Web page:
A word of caution with sharesies is that if your balance is small- the membership fee is quite steep. Between $50 to $3000 the membership fee is $1.50 a month, or $18 a year. On a $50 balance that equates to a 36% in fee, decreasing to 0.6% once you are near $3000 invested- which isn’t too bad.

Once over $3000 the fee increases to $30 per year. So the more you increase your balance the less you pay. Which is great if you have a lot invested. But- if you had $3000 and you’re going to use Sharesies to invest in US and NZ funds- you will have to add on the fund fee on top of that. So if you have $3000 invested in the US500 fund you will be paying an effective fee of 1.34% for a fund that normally only has a 0.34% fee on the likes of InvestNow. That’s quite high.


Bonus Bonds are Dead

ANZ has announced that it is going to wind up the bonus bond scheme in October. ANZ says it’s stopping the scheme because of low-interest rates are reducing the prize pool over time. In my recent post- Are bonus bonds better than Lotto?– I showed a graph of the size of the bonus bonds prize pool decreasing over time.

Bonus-Bond-Prize-Pool-Size-over-Time

Bonus bonds have been around for more than 50 years. And I have always disliked the way they used the slogan “the much more fund investment” as I don’t class them as an investment vehicle. Never the less- I have had some bonus bonds for many years as a way to offset spending on lotto- It’s not a logical choice as a clinical investor- but we are all human.

Now I need to decide what to do with my bonus bonds- Do I withdraw them early, or leave them for the October prize draw- in which case I may not see the money for another year. Do I add them to my emergency fund? Invest them with Kernel? Spend them?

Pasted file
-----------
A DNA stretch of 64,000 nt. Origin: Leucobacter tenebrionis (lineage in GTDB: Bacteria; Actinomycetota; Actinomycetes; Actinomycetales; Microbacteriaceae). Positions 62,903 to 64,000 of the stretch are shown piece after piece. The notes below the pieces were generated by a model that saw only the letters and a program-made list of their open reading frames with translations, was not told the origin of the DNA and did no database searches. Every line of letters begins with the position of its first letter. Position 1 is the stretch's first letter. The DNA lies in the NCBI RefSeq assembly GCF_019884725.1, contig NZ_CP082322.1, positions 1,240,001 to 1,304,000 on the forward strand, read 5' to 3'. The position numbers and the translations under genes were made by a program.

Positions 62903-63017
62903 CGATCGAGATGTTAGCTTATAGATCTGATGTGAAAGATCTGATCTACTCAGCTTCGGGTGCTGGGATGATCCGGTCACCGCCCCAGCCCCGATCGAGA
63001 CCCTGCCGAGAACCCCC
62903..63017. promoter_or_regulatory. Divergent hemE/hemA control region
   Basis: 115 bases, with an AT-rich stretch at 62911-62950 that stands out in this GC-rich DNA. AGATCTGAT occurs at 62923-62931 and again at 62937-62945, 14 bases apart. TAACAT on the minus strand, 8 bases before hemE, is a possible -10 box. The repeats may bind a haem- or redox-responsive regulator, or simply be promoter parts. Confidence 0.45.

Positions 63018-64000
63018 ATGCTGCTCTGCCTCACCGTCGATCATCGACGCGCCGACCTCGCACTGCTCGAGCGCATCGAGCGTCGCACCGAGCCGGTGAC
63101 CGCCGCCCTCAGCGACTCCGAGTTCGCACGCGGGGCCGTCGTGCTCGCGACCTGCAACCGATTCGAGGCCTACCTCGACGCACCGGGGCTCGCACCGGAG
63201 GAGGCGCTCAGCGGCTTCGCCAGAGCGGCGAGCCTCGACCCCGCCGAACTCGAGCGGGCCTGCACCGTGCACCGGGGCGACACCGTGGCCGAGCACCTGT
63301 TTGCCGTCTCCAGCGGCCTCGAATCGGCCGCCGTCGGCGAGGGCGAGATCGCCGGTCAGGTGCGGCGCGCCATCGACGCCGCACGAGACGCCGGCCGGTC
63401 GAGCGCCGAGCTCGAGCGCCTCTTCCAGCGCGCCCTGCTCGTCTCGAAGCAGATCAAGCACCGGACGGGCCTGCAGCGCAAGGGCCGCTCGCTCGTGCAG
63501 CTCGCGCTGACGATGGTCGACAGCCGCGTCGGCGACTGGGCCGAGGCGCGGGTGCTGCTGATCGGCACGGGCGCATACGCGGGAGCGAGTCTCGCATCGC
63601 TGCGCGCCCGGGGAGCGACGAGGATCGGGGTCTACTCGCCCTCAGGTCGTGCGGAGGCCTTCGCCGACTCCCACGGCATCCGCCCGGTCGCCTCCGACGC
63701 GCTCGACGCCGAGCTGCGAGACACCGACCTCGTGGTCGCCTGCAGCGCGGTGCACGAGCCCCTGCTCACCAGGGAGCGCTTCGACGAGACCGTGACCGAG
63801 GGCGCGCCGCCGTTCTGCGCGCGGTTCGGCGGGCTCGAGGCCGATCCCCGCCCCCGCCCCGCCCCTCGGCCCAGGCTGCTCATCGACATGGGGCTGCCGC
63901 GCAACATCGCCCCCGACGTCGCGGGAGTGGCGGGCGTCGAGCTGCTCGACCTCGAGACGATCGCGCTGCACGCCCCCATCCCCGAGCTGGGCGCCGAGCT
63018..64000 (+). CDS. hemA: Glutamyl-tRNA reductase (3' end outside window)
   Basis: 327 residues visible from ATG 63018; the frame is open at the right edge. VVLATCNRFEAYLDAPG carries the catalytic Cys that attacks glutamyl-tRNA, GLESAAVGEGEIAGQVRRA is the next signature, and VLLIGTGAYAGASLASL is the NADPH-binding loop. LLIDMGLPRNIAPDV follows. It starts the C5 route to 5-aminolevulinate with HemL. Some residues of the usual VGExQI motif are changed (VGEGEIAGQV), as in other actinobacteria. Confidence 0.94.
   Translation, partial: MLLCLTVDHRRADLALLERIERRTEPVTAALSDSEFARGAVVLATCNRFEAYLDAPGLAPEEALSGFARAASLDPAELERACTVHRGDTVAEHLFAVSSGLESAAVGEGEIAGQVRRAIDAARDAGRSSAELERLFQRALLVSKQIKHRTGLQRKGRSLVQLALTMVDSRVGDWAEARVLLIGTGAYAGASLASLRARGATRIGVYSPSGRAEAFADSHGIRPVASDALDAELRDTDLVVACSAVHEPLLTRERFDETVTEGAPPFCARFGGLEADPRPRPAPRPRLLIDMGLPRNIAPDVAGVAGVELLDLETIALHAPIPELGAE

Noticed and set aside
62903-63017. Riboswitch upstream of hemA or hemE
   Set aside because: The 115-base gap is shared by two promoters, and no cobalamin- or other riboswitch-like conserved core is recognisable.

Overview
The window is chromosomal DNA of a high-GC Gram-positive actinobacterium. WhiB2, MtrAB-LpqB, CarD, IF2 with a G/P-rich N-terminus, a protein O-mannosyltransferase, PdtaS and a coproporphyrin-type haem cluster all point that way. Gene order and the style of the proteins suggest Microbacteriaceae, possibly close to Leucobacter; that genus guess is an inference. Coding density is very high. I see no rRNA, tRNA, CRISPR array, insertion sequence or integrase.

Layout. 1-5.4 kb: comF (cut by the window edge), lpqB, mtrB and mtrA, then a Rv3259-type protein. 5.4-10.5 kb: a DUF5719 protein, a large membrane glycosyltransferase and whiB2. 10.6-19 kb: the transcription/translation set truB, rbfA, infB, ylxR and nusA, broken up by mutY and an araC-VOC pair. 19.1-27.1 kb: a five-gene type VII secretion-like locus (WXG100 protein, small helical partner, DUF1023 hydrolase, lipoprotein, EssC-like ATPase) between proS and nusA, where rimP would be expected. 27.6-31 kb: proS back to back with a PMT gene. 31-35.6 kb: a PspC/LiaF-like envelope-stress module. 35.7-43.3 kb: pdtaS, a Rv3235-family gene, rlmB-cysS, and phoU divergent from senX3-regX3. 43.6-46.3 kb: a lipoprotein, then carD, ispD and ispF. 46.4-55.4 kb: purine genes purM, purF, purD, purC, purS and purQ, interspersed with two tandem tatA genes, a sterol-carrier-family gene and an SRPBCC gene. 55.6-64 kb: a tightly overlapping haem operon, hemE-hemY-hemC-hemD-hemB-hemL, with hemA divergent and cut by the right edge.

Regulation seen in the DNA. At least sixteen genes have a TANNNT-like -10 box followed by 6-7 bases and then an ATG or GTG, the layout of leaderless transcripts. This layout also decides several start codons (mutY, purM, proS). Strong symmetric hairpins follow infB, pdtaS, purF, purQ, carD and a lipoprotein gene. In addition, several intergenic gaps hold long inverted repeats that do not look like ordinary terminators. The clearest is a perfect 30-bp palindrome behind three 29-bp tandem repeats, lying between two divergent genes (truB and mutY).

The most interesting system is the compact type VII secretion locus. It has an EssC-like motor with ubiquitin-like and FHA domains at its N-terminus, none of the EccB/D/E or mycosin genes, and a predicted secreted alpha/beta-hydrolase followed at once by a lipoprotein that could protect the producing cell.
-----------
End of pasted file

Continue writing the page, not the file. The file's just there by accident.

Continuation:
Let me know in the comments if you have any bonus bonds and what you are choosing to do with them?


Investment Update

It’s been remarkable how quickly the markets have recovered from the initial fall in March. Even more, remarkable is how the markets are performing right now- with the NZX50 hitting an all-time high in August.

There has been a lot of talk as to why the market has recovered so much given the state of the world. People are losing their jobs, businesses are struggling and in some cases closing. Yet the market keeps going up, while the economy keeps getting worse.

The one thing I would say is that the market does not reflect the economy perfectly- and that could be the reason why it’s not following the same trend. Take the NZX50 for example– it contains the 50 biggest companies in New Zealand. One of the biggest companies in the NZX50 is Fisher and Paykel healthcare. Currently, they are experiencing huge demand for their products and have gone up nearly 100% over the last year.